Intel continues its push into sports Sabres lead way in NHL local ratings NBA regular season sees ratings drop Rogers Media sees brighter future Sports Media: ‘Chuck’ to be profitable Custom cans part of A-B’s PGA Tour renewal Busch using NASCAR ties for loyalty program Falcons stadium on cusp of $1B mark Nike signs key players ahead of draft Conversations at Villanova symposium
Upcoming Conferences and Events
May 31 - Jun 1
SBJ/June 20-26, 2011/Marketing and Sponsorship
Michigan track, ESPN join for title partner pitch
Published June 20, 2011, Page 4
The one-year deal, which was announced Sunday, is valued in the low seven figures and makes Pure Michigan the title sponsor of Michigan International Speedway’s Aug. 21 Sprint Cup Series race. The race title sponsorship is worth $400,000 to $600,000, and the media rights during ESPN’s telecast of the race are also valued in the mid to high six figures.
The combined sale represents a shift in NASCAR. Historically, tracks sold title sponsorships independently and then handed sponsors over to networks that sold a supporting ad buy. If a title partner passed on buying TV time, a network would sell a presenting sponsorship for the race broadcast to another corporation and limit or even eliminate on-air references to the track’s title partner. As a result, spectators might attend the AAA Texas 500 at Texas Motor Speedway while viewers watched the Texas 500 presented by GoDaddy from Texas Motor Speedway on ESPN.
In the case of the deal with Pure Michigan, Michigan International Speedway and ESPN pitched the network together. The Michigan tourism bureau then negotiated a race title sponsorship with the speedway, while its agency negotiated a media package with ESPN. Both the track and the network sacrificed some money they typically get for those deals, but both wound up with a partner that they believe will derive more value out of the relationship because of the complementary on-site and media assets.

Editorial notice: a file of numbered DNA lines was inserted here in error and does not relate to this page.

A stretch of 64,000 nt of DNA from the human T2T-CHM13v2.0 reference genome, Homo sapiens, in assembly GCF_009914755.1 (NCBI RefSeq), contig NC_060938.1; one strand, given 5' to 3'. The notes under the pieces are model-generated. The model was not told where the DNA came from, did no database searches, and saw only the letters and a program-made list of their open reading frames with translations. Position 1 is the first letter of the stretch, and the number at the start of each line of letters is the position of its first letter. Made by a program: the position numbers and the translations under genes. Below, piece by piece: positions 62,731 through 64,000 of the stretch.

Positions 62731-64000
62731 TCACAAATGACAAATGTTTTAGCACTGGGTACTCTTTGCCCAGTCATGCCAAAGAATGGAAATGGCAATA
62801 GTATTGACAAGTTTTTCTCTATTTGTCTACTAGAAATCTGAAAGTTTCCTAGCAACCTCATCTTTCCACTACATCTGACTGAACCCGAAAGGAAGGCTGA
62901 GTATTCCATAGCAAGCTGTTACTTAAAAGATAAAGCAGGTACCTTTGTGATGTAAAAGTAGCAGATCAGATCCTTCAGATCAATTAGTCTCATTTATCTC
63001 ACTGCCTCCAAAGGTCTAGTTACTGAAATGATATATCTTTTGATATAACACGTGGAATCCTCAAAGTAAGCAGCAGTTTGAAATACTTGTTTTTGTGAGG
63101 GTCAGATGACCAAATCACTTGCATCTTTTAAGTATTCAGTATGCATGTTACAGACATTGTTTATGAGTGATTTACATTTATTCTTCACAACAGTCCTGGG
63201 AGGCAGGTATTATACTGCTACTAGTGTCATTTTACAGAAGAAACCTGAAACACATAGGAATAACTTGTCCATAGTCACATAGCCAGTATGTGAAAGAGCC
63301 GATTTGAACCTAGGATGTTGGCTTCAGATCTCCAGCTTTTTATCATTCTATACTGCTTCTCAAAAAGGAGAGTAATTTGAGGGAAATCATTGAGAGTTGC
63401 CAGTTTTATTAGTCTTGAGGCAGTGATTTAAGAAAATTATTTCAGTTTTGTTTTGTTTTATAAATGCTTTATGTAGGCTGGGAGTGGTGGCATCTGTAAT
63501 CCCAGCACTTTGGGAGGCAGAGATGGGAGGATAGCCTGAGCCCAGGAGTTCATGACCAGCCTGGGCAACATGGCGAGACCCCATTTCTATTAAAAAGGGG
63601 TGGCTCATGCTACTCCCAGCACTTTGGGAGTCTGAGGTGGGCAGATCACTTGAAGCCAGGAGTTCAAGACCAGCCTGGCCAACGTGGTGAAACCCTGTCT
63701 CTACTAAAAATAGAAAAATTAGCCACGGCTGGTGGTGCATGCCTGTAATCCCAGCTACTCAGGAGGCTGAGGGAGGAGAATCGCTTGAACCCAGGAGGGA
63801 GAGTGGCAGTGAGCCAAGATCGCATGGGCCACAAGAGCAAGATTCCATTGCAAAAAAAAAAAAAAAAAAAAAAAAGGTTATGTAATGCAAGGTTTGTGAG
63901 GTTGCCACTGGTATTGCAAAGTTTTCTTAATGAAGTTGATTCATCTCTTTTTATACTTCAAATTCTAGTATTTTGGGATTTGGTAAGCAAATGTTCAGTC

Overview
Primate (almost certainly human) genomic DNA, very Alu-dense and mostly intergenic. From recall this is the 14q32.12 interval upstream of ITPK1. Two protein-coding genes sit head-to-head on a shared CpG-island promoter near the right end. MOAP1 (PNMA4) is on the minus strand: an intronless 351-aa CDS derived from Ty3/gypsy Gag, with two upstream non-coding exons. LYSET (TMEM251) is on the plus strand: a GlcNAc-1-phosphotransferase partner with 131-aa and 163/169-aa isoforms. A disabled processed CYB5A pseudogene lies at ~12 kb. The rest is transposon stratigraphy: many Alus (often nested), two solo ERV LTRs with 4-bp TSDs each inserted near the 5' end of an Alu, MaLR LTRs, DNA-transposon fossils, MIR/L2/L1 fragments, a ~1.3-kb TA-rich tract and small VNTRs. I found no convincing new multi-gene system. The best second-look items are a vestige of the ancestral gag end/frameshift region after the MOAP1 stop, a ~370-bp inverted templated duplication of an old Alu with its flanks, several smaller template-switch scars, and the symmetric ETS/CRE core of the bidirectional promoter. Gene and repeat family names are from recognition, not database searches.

“If we collaborate and are willing to give a bit, you get huge wins out of it,” said Terry Kalna, managing director, partnership sales and marketing sales, at International Speedway Corp., which owns Michigan International Speedway and 11 other Sprint Cup Series tracks. “It’s good for the industry and shows what the maximum value a race entitlement is when you own the race and the media.”
Though the deal is a one-year agreement, the Michigan tourism group has indicated that it could be interested in extending it. The organization has a $28.5 million budget in 2011 and is in the midst of a national cable TV campaign that targets potential vacationers across the country.
“Sixty percent of our fans come from out of state and this is a great fit,” said Michigan International Speedway President Roger Curtis. “It’s an awesome opportunity to talk to folks coming from around the Midwest, and Pure Michigan recognized that.”